The Veliz family stands outside of their makeshift home on Aug. 23, 2016.

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Lilibeth Balladares, 18, and Jose Marin Velez, 22, sit with their daughter Domenica in their room. They are expecting another child.

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A woman does her family's laundry in the area where her apartment used to be, which collapsed during the quake.

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Jorge Franco sits inside his temporary home on Aug. 23, 2016, which contains the few belongings he was able to salvage from his house that was destroyed during the earthquake in April. He has a tarp for a roof and sleeps in a tent.

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A woman gets her daughter and neice ready for school in their tent home.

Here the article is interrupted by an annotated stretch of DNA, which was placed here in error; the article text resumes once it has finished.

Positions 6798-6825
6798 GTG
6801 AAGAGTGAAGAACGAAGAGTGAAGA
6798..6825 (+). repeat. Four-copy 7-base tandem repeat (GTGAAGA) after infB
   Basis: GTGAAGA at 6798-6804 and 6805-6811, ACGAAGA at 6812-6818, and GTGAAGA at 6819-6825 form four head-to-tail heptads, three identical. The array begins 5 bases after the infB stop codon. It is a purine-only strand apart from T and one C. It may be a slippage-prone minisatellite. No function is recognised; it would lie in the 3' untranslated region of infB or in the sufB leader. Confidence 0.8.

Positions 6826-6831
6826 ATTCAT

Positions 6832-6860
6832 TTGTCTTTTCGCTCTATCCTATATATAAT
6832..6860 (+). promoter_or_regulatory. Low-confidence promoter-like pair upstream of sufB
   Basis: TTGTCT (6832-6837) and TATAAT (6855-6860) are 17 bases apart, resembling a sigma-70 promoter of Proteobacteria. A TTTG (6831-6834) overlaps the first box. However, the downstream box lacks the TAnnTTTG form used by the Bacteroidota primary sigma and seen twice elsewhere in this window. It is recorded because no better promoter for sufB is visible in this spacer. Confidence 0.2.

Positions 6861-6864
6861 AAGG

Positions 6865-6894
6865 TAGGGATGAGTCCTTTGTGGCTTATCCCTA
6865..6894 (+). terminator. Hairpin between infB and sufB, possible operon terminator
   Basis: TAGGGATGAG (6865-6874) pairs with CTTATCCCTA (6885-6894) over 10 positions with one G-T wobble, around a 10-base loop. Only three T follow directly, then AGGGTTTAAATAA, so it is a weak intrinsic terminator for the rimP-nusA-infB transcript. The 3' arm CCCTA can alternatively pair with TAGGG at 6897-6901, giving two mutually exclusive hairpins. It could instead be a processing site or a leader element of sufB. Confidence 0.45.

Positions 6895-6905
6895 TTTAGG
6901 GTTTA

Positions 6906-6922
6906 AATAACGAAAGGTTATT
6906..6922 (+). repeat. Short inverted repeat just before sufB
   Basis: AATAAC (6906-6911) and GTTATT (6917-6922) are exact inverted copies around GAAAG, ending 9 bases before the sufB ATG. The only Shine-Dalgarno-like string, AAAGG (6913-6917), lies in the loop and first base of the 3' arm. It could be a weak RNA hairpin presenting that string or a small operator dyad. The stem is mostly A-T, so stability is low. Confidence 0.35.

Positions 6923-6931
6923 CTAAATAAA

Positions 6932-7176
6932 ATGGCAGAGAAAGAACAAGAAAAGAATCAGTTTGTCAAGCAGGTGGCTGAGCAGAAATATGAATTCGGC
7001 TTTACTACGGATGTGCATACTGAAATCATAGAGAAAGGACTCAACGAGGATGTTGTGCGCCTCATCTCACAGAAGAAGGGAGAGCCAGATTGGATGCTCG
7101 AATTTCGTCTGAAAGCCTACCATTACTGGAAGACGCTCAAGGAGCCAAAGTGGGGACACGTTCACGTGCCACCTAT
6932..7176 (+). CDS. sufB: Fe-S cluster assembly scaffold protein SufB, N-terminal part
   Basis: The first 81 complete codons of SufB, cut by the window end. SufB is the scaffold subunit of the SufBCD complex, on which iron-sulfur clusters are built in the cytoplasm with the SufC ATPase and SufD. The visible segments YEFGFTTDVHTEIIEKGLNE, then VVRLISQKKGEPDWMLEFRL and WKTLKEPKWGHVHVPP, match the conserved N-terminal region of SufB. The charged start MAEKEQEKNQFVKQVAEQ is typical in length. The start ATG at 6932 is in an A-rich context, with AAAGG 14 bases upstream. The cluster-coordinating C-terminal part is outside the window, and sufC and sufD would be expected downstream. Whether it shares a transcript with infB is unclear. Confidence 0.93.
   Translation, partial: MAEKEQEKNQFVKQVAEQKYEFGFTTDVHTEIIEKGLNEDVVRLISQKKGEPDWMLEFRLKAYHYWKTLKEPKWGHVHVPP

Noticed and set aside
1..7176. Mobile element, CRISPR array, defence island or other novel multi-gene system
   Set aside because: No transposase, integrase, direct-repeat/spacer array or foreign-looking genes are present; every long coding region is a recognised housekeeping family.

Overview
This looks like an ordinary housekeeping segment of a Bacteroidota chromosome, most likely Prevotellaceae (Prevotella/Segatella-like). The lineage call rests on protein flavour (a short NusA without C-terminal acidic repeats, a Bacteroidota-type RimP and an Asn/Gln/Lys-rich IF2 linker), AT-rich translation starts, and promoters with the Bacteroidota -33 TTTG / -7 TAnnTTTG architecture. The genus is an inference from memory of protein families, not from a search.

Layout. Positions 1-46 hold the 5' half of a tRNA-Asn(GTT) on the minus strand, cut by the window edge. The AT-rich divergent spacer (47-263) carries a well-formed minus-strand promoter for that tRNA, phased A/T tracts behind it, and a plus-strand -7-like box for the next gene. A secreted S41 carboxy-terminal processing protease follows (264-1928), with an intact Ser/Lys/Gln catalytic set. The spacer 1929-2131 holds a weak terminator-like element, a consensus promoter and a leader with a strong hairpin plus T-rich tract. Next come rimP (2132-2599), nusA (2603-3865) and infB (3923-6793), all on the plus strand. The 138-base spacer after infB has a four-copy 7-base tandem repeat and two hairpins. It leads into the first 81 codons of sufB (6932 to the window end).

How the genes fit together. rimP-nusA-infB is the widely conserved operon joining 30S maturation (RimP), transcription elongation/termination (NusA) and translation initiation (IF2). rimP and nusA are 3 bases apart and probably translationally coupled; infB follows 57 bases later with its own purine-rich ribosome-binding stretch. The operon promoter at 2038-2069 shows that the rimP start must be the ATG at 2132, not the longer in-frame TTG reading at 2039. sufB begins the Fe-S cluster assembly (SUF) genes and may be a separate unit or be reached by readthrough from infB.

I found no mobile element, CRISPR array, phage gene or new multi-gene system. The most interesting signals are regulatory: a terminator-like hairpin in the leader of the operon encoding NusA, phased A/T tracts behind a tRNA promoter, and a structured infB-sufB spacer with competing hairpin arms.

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Jorge Veliz Mero sits in front of his home and watches people pass by.

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Denisses Garcia holds her nephew, Dereex, on the land where her family's apartment used to be. What's left is an empty lot.

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Cara Veliz Reyes, Roberto Veliz Prado, Julio Arias Veliz and Jeliette Arias Veliz stand in front of their home on Aug. 23, which was damaged during the earthquake. They sleep in one tent by their house because they fear another big earthquake will hit and their roof will collapse on them.

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Mercedes Veliz Mero, from Manta, does laundry.

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Joanna Franco gives her son Jeyden a bath inside the bathroom. They have no running water so she uses a bucket.

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Joanna and Jeyden Franco have a moment together in their makeshift home.